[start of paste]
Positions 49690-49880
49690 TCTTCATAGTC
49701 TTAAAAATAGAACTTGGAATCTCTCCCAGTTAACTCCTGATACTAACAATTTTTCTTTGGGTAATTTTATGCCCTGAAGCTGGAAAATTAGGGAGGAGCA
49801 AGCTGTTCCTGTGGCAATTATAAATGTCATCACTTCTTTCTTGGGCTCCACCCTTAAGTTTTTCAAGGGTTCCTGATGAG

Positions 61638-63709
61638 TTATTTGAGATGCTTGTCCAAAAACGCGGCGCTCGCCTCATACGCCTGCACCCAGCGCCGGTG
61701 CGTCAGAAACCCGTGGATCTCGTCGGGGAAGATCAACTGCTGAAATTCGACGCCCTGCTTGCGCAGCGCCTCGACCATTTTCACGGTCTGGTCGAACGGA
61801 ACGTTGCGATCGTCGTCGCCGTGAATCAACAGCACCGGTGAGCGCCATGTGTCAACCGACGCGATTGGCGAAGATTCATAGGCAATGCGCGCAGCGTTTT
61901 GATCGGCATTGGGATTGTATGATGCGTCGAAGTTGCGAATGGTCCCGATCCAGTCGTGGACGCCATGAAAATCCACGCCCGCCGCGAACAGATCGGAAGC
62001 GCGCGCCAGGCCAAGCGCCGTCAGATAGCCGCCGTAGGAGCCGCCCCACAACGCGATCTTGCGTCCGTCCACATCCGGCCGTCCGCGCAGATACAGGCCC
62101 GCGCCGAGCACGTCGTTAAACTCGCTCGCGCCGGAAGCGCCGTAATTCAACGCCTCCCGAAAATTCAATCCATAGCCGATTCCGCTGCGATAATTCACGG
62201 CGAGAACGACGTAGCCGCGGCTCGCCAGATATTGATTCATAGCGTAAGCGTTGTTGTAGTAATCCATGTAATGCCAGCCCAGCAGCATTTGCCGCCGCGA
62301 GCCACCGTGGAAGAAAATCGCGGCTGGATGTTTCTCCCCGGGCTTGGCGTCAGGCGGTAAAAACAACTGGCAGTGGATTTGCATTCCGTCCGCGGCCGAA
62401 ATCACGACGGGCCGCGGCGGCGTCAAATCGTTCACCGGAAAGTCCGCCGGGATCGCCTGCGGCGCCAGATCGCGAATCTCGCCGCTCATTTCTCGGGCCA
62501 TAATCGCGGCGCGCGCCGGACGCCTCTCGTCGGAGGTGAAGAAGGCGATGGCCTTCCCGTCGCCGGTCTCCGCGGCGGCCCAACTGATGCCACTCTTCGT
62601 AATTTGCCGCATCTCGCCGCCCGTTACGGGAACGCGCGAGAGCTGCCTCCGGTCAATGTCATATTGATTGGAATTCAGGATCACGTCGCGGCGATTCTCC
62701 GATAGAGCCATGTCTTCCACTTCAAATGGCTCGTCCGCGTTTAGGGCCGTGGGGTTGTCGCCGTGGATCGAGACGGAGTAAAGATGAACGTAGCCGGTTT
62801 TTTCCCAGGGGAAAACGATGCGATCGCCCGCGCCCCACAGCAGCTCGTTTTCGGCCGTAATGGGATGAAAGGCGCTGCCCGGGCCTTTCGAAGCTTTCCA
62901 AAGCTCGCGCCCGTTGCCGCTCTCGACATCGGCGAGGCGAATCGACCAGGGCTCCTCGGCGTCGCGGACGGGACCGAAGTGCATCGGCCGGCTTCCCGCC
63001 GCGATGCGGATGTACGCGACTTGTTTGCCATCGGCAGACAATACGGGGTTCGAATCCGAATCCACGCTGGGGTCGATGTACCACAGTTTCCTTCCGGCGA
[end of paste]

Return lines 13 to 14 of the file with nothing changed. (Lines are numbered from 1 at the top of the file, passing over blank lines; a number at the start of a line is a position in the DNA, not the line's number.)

62301 GCCACCGTGGAAGAAAATCGCGGCTGGATGTTTCTCCCCGGGCTTGGCGTCAGGCGGTAAAAACAACTGGCAGTGGATTTGCATTCCGTCCGCGGCCGAA
62401 ATCACGACGGGCCGCGGCGGCGTCAAATCGTTCACCGGAAAGTCCGCCGGGATCGCCTGCGGCGCCAGATCGCGAATCTCGCCGCTCATTTCTCGGGCCA